Insight by Cellebrite

Managing, maximizing agency data to solve criminal cases

From artificial intelligence to connected devices, federal law enforcement officers are facing the three “Vs” of data—volume, variety and velocity.

Whether its information technology or operational technology, few federal sectors have seen the explosion of data like federal law enforcement.

From artificial intelligence to connected devices, federal law enforcement officers are facing the three “Vs” of data—volume, variety and velocity.

This is why law enforcement officers need technology to keep up with all this data.

They need to be able access data wherever and whenever they need it. They need to manage data across organizations, both at the federal, state, local, tribal and international levels. And they need to have the power to analyze the data onsite.

As nearly every agency and private sector organization has learned over the last decade, having the right data in the hands of decision makers at the right time expedites decision-making.

All told, the requirement for digital intelligence is pushing many agencies to the brink of exhaustion.

But through new artificial intelligence tools and advanced analytics, law enforcement officers can find a way out of this maze of data. Some, like the Brennan Center for Justice, believe the technology and tools can provide a path to predictive law enforcement–using data to get ahead of potential crime by analyzing risk factors.

Law enforcement officers need technology that is integrated with existing tools and lets them collaborate with other departments or task forces to find connections among seemingly unconnected people, places, and events to resolve cases faster.

And, of course, none of this matters if the officers are not trained to use these technology and tools and handle digital evidence to build stronger cases.


Ensuring Data Value and Accessibility

[Data] is a real challenge, and it’s one in which we are using technology to the best of our ability to collect it, to analyze it, to store it and then ultimately to produce it. Our other issue we are using data on is where do we use our finite resources so whether it’s heat mapping, crime intelligence or other things as advanced as shot detection technology…so for us it’s both volume of investigative files that we prove our case with as well as utilizing data to determine where do we need to use our finite resources.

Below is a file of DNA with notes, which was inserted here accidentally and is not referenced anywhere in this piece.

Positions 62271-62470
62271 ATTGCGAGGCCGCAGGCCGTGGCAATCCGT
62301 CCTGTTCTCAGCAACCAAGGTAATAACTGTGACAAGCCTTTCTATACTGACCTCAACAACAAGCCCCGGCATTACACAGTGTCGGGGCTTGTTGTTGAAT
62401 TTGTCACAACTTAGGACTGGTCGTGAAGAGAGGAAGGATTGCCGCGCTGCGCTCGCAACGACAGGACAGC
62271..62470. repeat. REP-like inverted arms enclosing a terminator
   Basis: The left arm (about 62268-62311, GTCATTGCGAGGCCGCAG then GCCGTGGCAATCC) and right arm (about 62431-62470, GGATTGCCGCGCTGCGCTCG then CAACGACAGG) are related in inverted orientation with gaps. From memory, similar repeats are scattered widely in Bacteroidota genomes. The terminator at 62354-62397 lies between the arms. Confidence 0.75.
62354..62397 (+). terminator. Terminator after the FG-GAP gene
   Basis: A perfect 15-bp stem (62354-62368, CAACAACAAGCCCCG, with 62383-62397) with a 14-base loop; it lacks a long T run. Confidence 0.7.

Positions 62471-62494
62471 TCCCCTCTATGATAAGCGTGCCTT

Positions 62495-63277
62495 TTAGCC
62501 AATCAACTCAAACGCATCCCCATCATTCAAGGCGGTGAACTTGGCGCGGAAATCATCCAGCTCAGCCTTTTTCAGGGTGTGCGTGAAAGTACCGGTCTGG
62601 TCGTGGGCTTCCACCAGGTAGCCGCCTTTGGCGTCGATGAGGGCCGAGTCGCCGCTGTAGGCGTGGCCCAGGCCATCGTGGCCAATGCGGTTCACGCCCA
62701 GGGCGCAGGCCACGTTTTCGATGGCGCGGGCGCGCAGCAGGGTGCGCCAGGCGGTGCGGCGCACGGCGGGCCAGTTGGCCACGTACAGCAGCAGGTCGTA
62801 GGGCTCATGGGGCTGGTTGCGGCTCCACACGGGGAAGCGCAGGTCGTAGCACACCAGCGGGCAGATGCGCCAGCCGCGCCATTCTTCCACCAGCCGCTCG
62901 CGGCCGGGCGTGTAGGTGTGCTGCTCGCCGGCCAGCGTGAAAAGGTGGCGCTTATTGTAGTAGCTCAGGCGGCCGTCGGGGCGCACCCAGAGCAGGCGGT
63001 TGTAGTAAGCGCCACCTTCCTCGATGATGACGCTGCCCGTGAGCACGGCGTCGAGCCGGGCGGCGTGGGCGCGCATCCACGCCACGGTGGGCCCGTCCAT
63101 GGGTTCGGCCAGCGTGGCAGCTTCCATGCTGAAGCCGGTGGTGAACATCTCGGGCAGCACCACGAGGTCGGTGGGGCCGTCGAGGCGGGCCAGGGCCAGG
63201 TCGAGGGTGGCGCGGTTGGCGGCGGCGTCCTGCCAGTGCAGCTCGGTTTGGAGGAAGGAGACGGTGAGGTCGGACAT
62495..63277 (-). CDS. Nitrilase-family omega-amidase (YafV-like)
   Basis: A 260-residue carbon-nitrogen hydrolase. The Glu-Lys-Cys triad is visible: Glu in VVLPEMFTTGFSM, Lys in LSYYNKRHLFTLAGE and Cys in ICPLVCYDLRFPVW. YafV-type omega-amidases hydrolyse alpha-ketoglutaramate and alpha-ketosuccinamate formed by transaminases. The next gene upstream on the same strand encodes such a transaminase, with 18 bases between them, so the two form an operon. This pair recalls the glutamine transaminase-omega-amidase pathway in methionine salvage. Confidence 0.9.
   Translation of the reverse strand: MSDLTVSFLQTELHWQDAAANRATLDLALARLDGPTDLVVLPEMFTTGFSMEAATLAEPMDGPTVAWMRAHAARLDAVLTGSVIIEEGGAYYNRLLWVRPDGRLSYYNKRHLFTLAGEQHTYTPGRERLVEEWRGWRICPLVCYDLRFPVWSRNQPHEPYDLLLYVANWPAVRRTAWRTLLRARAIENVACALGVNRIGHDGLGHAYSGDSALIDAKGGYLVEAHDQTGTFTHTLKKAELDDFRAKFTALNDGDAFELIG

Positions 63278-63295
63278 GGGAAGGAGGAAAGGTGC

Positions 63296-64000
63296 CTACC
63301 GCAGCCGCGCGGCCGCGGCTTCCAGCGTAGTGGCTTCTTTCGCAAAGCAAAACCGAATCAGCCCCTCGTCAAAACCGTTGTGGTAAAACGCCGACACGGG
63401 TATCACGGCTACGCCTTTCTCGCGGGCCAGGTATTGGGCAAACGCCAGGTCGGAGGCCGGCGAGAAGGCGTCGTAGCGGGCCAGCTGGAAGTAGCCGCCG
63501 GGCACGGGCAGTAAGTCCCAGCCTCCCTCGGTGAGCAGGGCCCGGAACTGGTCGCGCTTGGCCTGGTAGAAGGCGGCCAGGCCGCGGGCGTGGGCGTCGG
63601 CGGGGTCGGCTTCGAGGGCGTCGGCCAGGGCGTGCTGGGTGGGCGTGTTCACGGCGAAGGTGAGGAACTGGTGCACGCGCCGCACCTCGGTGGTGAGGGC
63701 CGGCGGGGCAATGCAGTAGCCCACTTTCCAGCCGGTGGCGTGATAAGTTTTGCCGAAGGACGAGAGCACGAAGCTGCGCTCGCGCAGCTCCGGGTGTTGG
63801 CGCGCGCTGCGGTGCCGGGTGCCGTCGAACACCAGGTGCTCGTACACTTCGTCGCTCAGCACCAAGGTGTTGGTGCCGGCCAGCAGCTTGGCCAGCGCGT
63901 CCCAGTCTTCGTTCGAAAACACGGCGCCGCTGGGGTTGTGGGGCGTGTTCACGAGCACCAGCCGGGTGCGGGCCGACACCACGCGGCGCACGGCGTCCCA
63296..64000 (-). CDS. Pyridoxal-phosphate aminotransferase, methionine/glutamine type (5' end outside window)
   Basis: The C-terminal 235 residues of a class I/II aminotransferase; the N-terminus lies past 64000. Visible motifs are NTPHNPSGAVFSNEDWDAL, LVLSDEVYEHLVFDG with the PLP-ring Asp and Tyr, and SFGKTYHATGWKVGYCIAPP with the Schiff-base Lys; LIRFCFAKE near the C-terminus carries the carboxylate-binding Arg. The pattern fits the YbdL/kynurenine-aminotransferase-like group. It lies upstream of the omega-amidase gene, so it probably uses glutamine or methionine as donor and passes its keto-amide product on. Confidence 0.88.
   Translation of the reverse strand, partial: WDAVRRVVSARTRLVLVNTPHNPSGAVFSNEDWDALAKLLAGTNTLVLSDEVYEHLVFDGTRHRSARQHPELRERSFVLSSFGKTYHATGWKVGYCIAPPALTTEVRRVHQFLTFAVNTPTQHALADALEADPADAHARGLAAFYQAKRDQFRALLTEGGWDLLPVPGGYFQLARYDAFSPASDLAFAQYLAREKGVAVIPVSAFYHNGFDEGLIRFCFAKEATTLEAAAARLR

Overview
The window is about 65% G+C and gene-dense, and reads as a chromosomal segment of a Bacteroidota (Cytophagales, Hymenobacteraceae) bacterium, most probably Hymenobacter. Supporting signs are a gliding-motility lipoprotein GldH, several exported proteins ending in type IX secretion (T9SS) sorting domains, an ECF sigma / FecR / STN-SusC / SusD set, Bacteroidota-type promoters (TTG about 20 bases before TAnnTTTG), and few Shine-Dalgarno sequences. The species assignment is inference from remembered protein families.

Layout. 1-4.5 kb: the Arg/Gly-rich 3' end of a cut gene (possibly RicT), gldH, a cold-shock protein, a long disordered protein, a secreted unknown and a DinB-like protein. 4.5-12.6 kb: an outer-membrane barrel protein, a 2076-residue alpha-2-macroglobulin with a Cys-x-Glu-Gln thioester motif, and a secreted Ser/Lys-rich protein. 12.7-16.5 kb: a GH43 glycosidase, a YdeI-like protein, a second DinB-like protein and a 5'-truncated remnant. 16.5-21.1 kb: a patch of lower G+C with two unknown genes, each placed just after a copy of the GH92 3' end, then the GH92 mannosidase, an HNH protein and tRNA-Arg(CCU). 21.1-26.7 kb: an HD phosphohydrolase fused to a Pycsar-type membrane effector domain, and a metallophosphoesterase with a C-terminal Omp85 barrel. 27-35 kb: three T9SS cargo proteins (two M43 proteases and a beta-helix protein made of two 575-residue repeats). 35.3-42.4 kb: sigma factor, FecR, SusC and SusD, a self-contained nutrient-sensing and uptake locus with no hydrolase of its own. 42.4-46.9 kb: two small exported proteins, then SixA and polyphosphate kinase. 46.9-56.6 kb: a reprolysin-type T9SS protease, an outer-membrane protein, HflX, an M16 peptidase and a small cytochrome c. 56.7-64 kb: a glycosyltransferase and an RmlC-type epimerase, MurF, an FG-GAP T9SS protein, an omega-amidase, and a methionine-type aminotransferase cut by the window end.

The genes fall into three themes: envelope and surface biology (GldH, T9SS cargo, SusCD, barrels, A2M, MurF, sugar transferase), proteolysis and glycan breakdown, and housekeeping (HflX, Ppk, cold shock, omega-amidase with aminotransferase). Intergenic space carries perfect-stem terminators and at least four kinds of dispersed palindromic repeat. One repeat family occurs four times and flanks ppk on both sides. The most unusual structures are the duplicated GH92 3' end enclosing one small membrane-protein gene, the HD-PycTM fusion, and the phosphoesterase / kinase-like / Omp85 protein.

Data Sharing

On those major cases, you need to break down those walls where everybody is looking at the data so quality decisions can be made to keep either a community, a neighborhood or our country safe.


Workforce Training

We do a lot of training at the different sites or centers with the general NASA public to educate them and with our own OIG agents. Here is the data we are getting, here is how to interpret that data and here is what you are looking at when you are in the review platform. So we do a lot of in-house training.

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Panel of experts

  • John Wilbur

    Resident Agent in Charge, Computer Forensic Laboratory, Office of the Inspector General, NASA

  • G. Zachary Terwilliger

    U.S. Attorney, Eastern District of Virginia, United States Attorney’s Office

  • Scott Perry

    Special Agent in Charge, Cyber Investigations and Technical Operations Division 51E, Office of the Inspector General, Department of Veterans Affairs

  • Louis Quijas

    Executive Customer Advisor, Cellebrite

  • Jason Miller

    Executive Editor, Federal News Network